Gaura Parva

Gaura Parva

When is Gaura Parva Celeberated?

Gaura is the festival which falls in the month of Bhadra, according to Nepali calendar (August/September). Most of the middle- west and far west parts of Nepal celebrate this festival.  It starts from the day of Krishna Janmastami (birth of Lord Krishna), and lasts for three days by worshiping Lord Shiva and Goddess Parvati along with Lord Ganesh. 

How  is Gaura Parva celebrated? 

The deuda dance is a major part of this festival in which participants hold hands and form a circle as they step to traditional music. Apart from the many ceremonies that happen during this festival, it is the occasion for married women to put on the sacred thread. The deuda dance is a major part of the festivities in which participants hold hands and form a circle as they step to traditional music.

Deuda is one type of music that has a variety of genres including Thadi Bhakha, Raheri and others, presented in western region of Nepal. Specially this type of music is present in (Sudur paschim) Far West region of Nepal  and many regions  in (madhya-paschim) Mid Western part of Nepal. Specially, the Gaura Festival is celebrated by the Hindus that reside  in the far-western part of Nepal.

Why is Gaura Parva celebrated? 

There are many tales regarding the origin of the Gaura. However, this day focuses on worshipping the goddess Gauri, the wife of Lord Shiva for their husbands health and long age.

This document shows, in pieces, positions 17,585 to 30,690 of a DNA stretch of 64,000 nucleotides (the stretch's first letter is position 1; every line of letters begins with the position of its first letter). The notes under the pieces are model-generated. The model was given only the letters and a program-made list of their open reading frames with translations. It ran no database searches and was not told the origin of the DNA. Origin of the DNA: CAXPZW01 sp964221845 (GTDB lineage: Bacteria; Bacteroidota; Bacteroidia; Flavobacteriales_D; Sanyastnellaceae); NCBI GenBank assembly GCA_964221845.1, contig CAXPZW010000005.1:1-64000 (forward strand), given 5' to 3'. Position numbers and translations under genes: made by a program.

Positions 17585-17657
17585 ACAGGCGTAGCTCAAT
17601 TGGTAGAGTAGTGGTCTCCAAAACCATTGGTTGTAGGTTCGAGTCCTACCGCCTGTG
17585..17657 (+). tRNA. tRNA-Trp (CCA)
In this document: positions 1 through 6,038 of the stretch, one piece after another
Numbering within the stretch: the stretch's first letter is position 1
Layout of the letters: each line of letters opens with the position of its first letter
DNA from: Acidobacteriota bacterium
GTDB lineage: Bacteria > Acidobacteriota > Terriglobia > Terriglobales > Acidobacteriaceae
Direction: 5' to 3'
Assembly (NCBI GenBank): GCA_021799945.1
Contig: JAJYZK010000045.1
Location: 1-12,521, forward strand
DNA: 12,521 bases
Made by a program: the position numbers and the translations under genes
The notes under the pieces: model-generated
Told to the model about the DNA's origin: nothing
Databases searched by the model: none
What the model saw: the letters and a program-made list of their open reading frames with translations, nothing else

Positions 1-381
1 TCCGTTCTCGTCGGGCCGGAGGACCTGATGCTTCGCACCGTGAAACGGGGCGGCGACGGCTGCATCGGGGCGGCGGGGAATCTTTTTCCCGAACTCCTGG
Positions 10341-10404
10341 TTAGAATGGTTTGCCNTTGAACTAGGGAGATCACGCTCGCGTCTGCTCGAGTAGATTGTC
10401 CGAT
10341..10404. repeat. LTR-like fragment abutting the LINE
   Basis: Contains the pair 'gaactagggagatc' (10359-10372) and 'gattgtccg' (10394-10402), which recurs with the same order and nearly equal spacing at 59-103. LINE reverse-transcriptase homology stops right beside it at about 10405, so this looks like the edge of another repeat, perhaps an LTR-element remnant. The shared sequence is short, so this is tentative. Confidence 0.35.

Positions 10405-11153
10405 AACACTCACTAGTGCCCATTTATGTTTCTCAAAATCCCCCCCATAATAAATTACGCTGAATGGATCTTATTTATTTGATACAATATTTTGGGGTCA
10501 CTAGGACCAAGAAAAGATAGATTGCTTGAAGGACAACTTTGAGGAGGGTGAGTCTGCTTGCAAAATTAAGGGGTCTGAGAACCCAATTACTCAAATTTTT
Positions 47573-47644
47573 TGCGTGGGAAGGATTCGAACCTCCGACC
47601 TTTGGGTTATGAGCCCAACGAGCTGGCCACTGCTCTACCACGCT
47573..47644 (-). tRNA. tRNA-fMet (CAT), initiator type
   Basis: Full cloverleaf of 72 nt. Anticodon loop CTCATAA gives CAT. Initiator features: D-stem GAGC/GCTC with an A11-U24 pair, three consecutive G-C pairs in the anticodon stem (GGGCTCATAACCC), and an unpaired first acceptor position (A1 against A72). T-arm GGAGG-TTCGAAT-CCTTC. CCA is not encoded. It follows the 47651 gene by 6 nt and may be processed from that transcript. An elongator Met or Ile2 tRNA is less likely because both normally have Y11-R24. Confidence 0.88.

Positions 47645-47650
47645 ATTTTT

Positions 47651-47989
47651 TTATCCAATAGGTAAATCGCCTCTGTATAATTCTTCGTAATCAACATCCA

The main theme of this festival is to worship goddess Gauri, so,  on this day many temples of the goddess get different rituals, like prayers and worship with Biruda (Biruda is a mixture of five seeds of crops used for worshipping and blessing during the Gaura Festival. The mixture is made up of gahat, guraus, kalau, gahu and mash). Upon completion worshiping at the temple, the women who are fasting return home and bless their keens with Biruda, it is supposed to give them long life and health. 

On the day of Krishna Janmastami women continue their fasting. Later that day, the women make an idol of Shiva and Parvati with grass. They also offer a mixture of five kinds of grains, known as Panchbirudi. This festival is also called Biruda Parva, by reason of Panchabirudi and women put on new clothes and enjoy singing their traditional songs.

According to legend, the festival is said to have been celebrated for the last four centuries, in memory of Satidevi’s bodily sacrifice to the burning altar and her re-birth from Himalaya Parvat.

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